Brainiac. Virtuoso. Polyhistor. Savant. Egghead. Prodigy. Sage. Bookworm. Natural. All of these are colloquial terms for genius, albeit the last definition of genius. Historically, genius is regarded as the guiding force, the tutelary spirit, the angel (or devil) on the shoulder. Let’s forego the supernatural history and explore the mind-numbing diversity of today’s genius.
A brief consultation with the word-chronicling masters at Merriam Webster bring us their fifth and our operative definition of genius:
5. plural usually geniuses
a : a single strongly marked capacity or aptitude <had a genius for getting along with boys — Mary Ross>
b : extraordinary intellectual power especially as manifested in creative activity
c : a person endowed with transcendent mental superiority;especially : a person with a very high IQ
Considered by most in society, the 5c definition is merely outdated. In times gone by, genius was measured solely by intelligence quotient (IQ).
To qualify as genius to Leta Hollingworth, pioneer of education for exceptional children, and the most staunch advocates of the IQ test, subjects had to score over 180. To the academic community, who saw genius in their arenas, and Lewis Terman, who popularized the IQ testing in schools, the score of 140 heralded the title.
Over the first few decades of the IQ test, significant changes were made to accommodate for evidence the test was skewed against certain ethnic groups, cultures and women. Simply, answers considered wrong for the sake of the test were correct when placed into the social context of the test subject.
Based on the fallibility of the test, and the growing number of test subjects from whom averages could be drawn, the numbers changed. Genius is recognized at the thresholds of 136 (98.770 percentile) and 162 (99.994 percentile).
Mensa celebrates those with very high IQ scores. The society only accepts those with scores above the 98th percentile (130.82) of the Stanford-Binet scale.
This level of intelligence is considered universal genius.
The one thing the IQ test failed to recognize was not all people can be exemplary on a fully rounded scale. Where a person could be brilliant in mathematics, the same could fail miserably at chemistry. The 5a definition covers those who are adroit in one of the standard intelligence-measuring fields, but are average or lacking in others.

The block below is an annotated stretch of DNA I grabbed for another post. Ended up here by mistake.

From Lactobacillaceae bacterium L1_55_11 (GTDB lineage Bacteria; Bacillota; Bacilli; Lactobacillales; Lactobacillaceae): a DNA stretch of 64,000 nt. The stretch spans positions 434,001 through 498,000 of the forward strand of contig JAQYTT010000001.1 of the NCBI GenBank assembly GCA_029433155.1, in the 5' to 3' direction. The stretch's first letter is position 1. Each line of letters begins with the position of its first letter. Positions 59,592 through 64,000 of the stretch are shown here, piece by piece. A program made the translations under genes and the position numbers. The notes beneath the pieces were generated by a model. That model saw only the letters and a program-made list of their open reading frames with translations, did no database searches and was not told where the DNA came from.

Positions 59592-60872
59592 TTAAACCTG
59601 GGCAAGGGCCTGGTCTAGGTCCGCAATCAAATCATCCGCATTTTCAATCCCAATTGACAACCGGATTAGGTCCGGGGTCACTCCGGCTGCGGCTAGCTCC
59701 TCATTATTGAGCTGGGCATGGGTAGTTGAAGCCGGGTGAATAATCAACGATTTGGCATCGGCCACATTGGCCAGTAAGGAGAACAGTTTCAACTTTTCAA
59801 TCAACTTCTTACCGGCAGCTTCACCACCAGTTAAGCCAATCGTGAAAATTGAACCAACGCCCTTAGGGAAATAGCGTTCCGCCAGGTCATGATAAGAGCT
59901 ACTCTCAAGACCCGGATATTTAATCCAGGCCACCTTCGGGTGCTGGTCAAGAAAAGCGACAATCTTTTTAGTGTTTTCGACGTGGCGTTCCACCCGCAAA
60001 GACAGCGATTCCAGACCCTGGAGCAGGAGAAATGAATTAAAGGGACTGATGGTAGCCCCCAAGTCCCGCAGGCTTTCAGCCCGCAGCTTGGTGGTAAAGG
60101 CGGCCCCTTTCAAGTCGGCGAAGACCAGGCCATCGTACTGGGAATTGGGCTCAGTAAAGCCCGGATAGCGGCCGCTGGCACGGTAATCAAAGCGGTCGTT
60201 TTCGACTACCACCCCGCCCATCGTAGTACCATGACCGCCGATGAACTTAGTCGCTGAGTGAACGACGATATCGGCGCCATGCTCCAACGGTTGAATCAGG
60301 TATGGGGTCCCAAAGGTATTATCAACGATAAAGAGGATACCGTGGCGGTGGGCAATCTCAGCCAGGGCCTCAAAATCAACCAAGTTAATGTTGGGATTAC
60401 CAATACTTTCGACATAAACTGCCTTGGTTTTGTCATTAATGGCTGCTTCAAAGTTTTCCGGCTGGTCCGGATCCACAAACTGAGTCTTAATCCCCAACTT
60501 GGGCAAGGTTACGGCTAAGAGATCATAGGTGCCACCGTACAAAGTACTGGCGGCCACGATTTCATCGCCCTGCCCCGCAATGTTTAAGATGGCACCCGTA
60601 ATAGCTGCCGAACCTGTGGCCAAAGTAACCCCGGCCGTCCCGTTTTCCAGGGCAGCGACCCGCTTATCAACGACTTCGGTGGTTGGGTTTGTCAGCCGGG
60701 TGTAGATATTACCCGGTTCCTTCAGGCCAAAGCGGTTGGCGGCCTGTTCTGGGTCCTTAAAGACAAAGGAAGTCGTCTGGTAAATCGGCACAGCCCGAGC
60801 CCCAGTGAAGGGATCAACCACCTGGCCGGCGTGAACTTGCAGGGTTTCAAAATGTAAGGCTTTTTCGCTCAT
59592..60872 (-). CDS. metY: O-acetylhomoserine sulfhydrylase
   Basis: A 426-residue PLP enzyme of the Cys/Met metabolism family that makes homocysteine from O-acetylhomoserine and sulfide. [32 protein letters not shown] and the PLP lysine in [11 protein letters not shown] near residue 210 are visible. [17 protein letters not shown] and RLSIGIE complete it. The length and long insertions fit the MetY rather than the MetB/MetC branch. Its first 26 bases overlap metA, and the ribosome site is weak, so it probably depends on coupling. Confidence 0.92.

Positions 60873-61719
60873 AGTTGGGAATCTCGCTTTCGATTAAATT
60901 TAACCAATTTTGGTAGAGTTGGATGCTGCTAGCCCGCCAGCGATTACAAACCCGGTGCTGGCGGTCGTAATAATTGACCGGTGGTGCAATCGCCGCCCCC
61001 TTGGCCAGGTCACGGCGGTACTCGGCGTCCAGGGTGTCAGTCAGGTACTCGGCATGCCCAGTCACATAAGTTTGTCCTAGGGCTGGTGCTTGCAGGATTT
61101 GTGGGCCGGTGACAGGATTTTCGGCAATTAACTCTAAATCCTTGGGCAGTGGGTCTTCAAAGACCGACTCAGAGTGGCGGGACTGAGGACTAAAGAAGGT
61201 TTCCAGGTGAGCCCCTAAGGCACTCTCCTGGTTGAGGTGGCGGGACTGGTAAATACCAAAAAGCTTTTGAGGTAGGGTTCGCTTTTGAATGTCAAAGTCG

One of the most recognized geniuses of the modern age is Steven Hawking. The physicist and cosmologist is brilliant in his field, yet required an oral examination to get his baccalaureate from Oxford due to less than stellar grades.
This group is where savants reside. Typically, a savant is outstanding in one field or specialty, but handicapped in other areas. Pop culture was broadly introduced to savant tendencies in the Dustin Hoffman movie Rain Man, which featured an autistic man with extraordinary mathematical skills despite the mental and social retardation associated with autism.
In the subjective fields, such as literature and art, genius is recognized under the 5b definition. While the argument has never been settled as to whether universal genius is needed to be a musical or artistic genius, it could not hurt. Sampling the average IQ of recognized and celebrated fiction writers and artists would bring a number in the low 150s. Compare this with the estimated 160 IQ assigned to Albert Einstein.
The ability to create has been recognized as genius for centuries. It includes the liberal arts in their totality:
- Art (sculpture, painting, etc.)
- Performing Arts (acting, dancing, etc.)
Virtuoso and grand masters are all considered genius within their respective fields. Some of the most talented in the arts span large genre gamuts with skill, for example, in singing and writing or sculpture and acting.
Geniuses show their abilities early. They exhibit a great understanding of the world around them, a wisdom beyond their years. While this intuition may be centered on certain interests, they pursue and build upon it with enthusiastic energy. Their creative thinking offers the ability to solve problems without the jaded views of the impossible adults garner with age.
Many philosophers offer the theory genius can be stifled by the ignorance or misunderstanding which surrounds them in society and family. Bertrand Russell believed genius could be crushed by an unsympathetic environment during youth. Adults misunderstand a prodigy when they see it because they cannot grasp the concepts wielded by the child.
Magnetic resonance imaging (MRI), positron emission tomography (PET) and magnetoencephalography (MEG) all show the brains of geniuses in different light. MRI show more development in the physical parts of the prefrontal cortex and the superior parietal lobe (complex thinking and sensory perception, respectively). This gives rise to the nickname Egghead.
PET and MEG scans reveal the electrical impulses, which are thoughts traveling across the surface of the brain, move faster in smarter people. While this supports the theory smart people think faster, it also proves they are not using their brain more, only more efficiently.
There is a direct link between genius and mental illness. Science continues to struggle with the direct correlation between the activity of the genius brain and the chemical and physical brain malfunctions which result in a wide array of mental illnesses.
And then there are the geniuses we create. He just may just be a little of all of the above.
Have you come in contact with a genius? Were you ever tested on the Stanford-Binet or Cattet scales for IQ? Who is your favorite created genius? Do you believe we all have genius ability on at least one level?
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(c) Ann Marie Dwyer 2012
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